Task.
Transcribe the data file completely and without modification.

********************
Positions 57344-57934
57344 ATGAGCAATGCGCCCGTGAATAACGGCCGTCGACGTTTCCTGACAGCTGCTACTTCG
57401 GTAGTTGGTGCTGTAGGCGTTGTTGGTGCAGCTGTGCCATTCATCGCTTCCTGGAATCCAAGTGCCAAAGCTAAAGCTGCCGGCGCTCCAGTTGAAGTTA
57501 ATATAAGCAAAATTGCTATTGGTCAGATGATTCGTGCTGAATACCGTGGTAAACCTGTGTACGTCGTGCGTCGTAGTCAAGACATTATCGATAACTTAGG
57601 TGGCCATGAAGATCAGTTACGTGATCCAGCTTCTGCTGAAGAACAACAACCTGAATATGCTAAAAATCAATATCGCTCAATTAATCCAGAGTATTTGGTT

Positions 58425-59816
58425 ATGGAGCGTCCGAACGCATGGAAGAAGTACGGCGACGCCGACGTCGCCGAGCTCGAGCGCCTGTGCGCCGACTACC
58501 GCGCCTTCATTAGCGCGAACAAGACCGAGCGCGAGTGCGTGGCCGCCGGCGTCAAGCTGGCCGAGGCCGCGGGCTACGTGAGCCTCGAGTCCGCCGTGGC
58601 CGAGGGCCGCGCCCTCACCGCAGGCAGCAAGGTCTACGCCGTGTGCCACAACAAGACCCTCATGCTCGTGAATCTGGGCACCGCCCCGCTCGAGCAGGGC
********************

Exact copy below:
Positions 57344-57934
57344 ATGAGCAATGCGCCCGTGAATAACGGCCGTCGACGTTTCCTGACAGCTGCTACTTCG
57401 GTAGTTGGTGCTGTAGGCGTTGTTGGTGCAGCTGTGCCATTCATCGCTTCCTGGAATCCAAGTGCCAAAGCTAAAGCTGCCGGCGCTCCAGTTGAAGTTA
57501 ATATAAGCAAAATTGCTATTGGTCAGATGATTCGTGCTGAATACCGTGGTAAACCTGTGTACGTCGTGCGTCGTAGTCAAGACATTATCGATAACTTAGG
57601 TGGCCATGAAGATCAGTTACGTGATCCAGCTTCTGCTGAAGAACAACAACCTGAATATGCTAAAAATCAATATCGCTCAATTAATCCAGAGTATTTGGTT

Positions 58425-59816
58425 ATGGAGCGTCCGAACGCATGGAAGAAGTACGGCGACGCCGACGTCGCCGAGCTCGAGCGCCTGTGCGCCGACTACC
58501 GCGCCTTCATTAGCGCGAACAAGACCGAGCGCGAGTGCGTGGCCGCCGGCGTCAAGCTGGCCGAGGCCGCGGGCTACGTGAGCCTCGAGTCCGCCGTGGC
58601 CGAGGGCCGCGCCCTCACCGCAGGCAGCAAGGTCTACGCCGTGTGCCACAACAAGACCCTCATGCTCGTGAATCTGGGCACCGCCCCGCTCGAGCAGGGC